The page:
Freecom last week introduced one of the earliest devices based on the USB 3.0 standard: a portable hard drive that provides faster data-transfer rates compared to drives based on the older USB 2.0 standard.
The Hard Drive XS 3.0 is one of the earliest devices to be released based on the USB 3.0 standard, which transfers data between devices nearly 10 times quicker than its predecessor. USB ports are commonly used to connect host devices, such as PCs, to other devices such as printers and storage drives.
Freecom's portable hard drive can transfer data at approximately 130MB per second. That compares to the existing USB 2.0 standard, which transfers data at a rate of up to 480Mbits per second. The drive can move a 5GB file to a host device in just 38 seconds, the company said in a press release.
However, the transfer rate falls far short of the 500MB-per-second rate promised for USB 3.0 by the USB Implementers Forum (USB-IF), the developer of the standard. Freecom didn't provide a reason for the slower speed, though transfer rates could increase as the standard is developed and further tested.
Freecom is one of the first to implement the USB 3.0 standard in a device since the specification was finalized last year. The USB-IF last year said USB 3.0 devices would appear in early 2010, the first of which could be portable hard drives. The standard could ultimately reach devices like digital cameras and flash drives.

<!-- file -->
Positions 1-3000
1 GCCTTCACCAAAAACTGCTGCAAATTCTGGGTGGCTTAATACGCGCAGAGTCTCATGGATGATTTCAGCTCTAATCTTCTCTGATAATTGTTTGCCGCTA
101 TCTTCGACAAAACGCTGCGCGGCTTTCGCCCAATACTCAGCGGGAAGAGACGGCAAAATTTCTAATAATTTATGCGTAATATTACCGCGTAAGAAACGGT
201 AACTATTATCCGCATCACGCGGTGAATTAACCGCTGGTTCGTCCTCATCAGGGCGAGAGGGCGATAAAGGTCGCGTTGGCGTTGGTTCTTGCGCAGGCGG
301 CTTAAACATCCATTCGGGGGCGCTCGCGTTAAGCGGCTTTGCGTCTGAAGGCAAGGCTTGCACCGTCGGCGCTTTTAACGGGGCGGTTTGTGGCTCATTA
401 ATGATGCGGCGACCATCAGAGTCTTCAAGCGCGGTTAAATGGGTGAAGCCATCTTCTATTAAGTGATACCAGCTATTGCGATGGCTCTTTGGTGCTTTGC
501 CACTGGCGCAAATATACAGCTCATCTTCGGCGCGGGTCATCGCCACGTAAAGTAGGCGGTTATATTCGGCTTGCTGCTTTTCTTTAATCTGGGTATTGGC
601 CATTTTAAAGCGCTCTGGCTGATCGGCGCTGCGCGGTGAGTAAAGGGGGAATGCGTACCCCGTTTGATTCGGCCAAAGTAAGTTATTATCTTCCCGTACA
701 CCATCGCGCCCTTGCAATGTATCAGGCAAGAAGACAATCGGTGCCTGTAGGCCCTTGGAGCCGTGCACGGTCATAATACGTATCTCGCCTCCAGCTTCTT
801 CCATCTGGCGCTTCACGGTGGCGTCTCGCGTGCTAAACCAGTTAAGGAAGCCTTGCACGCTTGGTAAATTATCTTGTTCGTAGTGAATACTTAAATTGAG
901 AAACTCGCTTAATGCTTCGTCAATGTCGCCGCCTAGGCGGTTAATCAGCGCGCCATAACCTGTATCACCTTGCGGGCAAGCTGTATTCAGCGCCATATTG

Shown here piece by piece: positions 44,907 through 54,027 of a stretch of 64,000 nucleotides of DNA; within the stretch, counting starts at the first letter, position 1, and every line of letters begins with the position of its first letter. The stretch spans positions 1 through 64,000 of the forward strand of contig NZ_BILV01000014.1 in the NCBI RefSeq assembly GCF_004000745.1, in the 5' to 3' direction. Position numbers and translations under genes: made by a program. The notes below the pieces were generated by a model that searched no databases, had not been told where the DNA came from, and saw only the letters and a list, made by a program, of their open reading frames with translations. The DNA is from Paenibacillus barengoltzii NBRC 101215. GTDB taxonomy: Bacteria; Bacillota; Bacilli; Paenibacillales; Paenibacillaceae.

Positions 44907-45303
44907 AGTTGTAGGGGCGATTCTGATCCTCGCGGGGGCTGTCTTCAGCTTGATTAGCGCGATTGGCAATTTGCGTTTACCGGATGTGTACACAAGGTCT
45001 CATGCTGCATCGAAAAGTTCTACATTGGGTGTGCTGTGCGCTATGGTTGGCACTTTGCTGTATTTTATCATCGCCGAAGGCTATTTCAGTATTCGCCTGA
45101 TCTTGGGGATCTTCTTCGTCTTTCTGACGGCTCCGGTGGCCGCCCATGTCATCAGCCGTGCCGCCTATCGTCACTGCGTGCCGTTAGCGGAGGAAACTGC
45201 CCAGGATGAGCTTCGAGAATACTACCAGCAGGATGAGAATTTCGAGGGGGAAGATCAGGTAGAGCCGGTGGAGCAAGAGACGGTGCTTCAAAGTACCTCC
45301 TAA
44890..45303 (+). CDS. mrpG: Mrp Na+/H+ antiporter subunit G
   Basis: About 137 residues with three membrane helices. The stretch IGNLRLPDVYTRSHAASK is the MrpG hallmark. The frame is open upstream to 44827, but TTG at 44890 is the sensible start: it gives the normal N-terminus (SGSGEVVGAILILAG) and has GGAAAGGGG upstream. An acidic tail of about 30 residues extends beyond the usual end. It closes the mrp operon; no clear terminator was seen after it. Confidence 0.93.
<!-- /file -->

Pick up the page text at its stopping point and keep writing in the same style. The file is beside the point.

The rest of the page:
The hard drive will be available in capacities of 1TB, 1.5TB and 2TB. Prices start at €119 (NZ$244) for the 1TB drive. The drives will be available in Europe starting in mid-November and Freecom did not say if they would be sold in other regions.
The transfer rates of USB 2.0 are enough for most devices today, but USB 3.0 will become useful as people increasingly transfer multimedia content such as high-definition video.
But USB 3.0 offers more than faster speed. The specification adds better power-management features for charging devices and saving power. Connected USB 3.0 devices will go into virtual sleep mode if not being used.
The new standard is also backwards-compatible, so USB 3.0 devices will work with USB 2.0 connections. However, users must have a USB 3.0 controller card on their PC to get the fast speed offered by devices like Freecom's new hard drive. Freecom is selling USB 3.0 controller cards for desktops for €25.95 (NZ$53) and cards for notebooks at €29.95 (NZ$61).